- Where violence is anticipated, the use of protective safety goggles/glasses, helmets, and tear gas respirators should be considered. For more information see the CPJ’s personal protective equipment (PPE) guide here.
- If there is a risk of live ammunition being used, Level III A and above body armor should be considered. Note that ballistic-grade body armor is heavy and can reduce mobility and endurance.
- Individuals should not be expected to work alone at protest locations. Try to work with a colleague and set up a regular check-in procedure with your base, family, or friends. Working after dark is riskier and should be avoided if possible. For more information please see CPJ’s advice for journalists reporting alone.
- Plan an advance escape strategy in case circumstances become hostile. Do so by examining maps of the location and identifying all available exit routes. Go through the plan again on arrival, which may need to be modified based on local circumstances (e.g. road blockades).
- Plan an emergency rendezvous point if you are working with others and unable to get to your means of transportation.
- Ensure that you have the correct accreditation or press identification, and have it on display if safe to do so. For freelancers, a letter from the commissioning employer is helpful.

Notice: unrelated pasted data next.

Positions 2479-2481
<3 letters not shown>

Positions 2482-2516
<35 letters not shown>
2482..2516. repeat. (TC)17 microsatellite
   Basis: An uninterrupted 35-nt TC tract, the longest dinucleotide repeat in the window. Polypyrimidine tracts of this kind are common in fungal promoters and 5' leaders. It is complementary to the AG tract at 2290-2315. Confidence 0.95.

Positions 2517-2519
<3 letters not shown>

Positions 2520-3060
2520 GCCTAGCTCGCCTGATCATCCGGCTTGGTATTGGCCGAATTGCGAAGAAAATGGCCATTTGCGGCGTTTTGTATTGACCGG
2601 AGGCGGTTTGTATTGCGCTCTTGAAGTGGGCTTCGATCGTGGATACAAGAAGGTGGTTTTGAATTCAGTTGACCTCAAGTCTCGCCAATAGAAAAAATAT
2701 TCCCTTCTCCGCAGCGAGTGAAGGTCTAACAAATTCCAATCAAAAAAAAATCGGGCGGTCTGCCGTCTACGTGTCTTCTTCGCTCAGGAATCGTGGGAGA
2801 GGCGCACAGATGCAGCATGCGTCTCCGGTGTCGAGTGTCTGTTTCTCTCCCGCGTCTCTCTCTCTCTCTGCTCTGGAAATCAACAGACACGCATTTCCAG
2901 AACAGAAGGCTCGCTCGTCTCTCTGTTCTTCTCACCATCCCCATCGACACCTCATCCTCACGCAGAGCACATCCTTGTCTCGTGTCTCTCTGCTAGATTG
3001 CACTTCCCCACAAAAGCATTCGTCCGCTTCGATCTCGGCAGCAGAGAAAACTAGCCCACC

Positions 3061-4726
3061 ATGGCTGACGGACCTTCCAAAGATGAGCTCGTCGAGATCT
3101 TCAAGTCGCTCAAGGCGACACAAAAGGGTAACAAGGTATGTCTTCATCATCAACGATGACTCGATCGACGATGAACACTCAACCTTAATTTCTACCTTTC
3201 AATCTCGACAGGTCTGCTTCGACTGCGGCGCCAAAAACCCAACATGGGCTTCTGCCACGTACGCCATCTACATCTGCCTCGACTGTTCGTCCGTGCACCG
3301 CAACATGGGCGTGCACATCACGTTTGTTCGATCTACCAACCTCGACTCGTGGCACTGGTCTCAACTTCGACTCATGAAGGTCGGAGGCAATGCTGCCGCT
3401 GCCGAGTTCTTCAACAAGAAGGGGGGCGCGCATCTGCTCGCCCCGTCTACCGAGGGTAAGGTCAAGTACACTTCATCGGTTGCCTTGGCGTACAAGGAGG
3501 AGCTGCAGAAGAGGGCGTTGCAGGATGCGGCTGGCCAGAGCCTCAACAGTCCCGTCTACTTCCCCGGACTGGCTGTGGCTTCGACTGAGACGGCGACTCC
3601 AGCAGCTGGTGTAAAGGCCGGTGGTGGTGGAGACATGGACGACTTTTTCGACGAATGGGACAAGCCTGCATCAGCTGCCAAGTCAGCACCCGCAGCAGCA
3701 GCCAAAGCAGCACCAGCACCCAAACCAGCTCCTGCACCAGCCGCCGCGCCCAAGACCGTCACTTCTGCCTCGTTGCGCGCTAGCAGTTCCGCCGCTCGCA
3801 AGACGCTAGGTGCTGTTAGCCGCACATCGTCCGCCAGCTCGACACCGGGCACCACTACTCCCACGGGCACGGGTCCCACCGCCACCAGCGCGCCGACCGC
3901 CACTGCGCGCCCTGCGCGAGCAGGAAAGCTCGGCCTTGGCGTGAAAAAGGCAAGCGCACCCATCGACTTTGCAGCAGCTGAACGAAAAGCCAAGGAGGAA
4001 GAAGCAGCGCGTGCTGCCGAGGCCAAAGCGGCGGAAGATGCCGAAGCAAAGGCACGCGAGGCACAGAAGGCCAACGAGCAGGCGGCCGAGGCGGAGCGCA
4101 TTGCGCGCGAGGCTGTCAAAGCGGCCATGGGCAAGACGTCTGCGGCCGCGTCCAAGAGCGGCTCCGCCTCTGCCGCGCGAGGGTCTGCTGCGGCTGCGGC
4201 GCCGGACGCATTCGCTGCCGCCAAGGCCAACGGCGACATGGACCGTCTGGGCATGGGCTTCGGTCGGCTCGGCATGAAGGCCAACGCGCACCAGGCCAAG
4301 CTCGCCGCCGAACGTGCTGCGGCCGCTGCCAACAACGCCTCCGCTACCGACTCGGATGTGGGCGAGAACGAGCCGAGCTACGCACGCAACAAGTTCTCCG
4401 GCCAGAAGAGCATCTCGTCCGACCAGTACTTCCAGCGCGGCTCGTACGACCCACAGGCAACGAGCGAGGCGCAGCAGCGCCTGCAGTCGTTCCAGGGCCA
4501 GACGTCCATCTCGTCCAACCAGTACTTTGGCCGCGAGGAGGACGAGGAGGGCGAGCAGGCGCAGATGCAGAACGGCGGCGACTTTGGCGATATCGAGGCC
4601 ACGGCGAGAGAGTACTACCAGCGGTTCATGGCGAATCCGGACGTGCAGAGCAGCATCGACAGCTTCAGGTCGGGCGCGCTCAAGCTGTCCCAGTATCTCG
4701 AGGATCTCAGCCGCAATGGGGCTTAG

- Identify and record the location of the closest point of medical assistance.
- Have in place emergency protocols in case of injury, arrest, or kidnapping. Identify the best people for your emergency contact to reach out to–for example your fixer, local journalists who may be able to help, and/or your embassy.
- Know your legal rights in the state you are in before reporting on any protest.
- Use CPJ’s risk assessment form (available in multiple languages) to plan your assignment in advance.
Clothing, equipment, & transportation
- Do not rely on public transport. Over 36 TransMilenio stations and 163 buses were recently targeted in Bogotá, while an estimated 60% of the Cali bus network has been destroyed, according to the BBC. Note that transport services could be suspended with little warning.
- Ensure you have sufficient fuel for the journey, noting recent reports of shortages in Cali.
- Take some emergency provisions with you, considering recent reports of food shortages in Cali. Note that supply shortages may increase if roadblocks to major ports and cities continue.
- Ensure your phone is fully charged up before departure, and consider the risk of communication networks being disrupted, as recently reported in Cali.
- It is recommended to avoid wearing lanyards around the neck to prevent strangulation or being pulled over. Consider a velcro pouch on the bicep instead, and wear a PRESS badge if safe to do so.